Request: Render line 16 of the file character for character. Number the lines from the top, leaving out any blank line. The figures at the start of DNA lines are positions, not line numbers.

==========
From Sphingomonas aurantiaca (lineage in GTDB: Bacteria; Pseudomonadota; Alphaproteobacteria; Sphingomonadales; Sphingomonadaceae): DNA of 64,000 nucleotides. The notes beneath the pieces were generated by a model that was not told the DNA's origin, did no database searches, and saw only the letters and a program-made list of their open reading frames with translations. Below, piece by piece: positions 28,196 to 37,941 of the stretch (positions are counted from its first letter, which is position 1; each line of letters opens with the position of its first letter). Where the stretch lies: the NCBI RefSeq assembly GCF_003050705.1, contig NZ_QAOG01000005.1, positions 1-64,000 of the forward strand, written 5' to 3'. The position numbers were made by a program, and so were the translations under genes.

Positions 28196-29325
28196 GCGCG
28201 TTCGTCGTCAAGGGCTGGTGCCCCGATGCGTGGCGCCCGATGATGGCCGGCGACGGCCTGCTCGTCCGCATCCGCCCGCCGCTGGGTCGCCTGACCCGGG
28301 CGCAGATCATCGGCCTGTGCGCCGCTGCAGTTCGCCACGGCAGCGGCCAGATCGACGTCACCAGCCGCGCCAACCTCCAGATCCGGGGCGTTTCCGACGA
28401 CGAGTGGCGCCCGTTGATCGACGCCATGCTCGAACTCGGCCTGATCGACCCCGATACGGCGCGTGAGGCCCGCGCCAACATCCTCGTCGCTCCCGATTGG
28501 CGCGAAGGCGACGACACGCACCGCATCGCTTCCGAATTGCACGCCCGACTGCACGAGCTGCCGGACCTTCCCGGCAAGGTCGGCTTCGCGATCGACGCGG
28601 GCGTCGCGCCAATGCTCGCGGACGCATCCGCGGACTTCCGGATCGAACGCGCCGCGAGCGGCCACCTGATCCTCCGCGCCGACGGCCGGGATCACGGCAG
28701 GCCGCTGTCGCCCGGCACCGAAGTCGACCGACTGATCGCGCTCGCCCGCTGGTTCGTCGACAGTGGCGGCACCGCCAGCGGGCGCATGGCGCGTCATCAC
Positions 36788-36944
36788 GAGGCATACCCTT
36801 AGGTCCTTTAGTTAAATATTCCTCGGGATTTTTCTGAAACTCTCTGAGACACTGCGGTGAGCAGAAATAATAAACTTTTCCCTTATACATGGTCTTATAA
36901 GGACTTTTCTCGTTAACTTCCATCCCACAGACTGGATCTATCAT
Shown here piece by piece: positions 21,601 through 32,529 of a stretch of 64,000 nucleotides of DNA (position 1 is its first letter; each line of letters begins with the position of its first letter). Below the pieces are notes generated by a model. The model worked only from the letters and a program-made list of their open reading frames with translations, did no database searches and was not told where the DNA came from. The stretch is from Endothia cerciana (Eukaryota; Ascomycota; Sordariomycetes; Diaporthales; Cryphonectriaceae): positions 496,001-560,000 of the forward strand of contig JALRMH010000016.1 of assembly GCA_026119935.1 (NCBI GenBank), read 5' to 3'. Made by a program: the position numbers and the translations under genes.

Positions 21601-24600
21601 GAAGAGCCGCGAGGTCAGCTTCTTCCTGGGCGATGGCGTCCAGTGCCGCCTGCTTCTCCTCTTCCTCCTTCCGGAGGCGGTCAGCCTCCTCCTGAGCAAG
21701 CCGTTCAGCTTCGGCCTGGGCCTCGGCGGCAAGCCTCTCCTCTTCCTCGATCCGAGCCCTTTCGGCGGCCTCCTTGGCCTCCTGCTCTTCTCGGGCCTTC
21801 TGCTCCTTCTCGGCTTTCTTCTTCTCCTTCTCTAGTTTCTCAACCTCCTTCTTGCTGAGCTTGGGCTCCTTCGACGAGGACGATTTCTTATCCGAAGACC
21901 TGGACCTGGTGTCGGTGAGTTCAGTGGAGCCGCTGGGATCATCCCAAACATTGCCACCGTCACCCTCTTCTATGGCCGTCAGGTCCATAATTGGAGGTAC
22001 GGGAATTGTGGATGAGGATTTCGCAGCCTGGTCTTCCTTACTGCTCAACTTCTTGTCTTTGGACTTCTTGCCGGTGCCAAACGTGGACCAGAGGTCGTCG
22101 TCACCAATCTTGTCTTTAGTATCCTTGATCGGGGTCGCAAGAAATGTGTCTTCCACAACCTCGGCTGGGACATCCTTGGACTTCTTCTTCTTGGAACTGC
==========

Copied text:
21601 GAAGAGCCGCGAGGTCAGCTTCTTCCTGGGCGATGGCGTCCAGTGCCGCCTGCTTCTCCTCTTCCTCCTTCCGGAGGCGGTCAGCCTCCTCCTGAGCAAG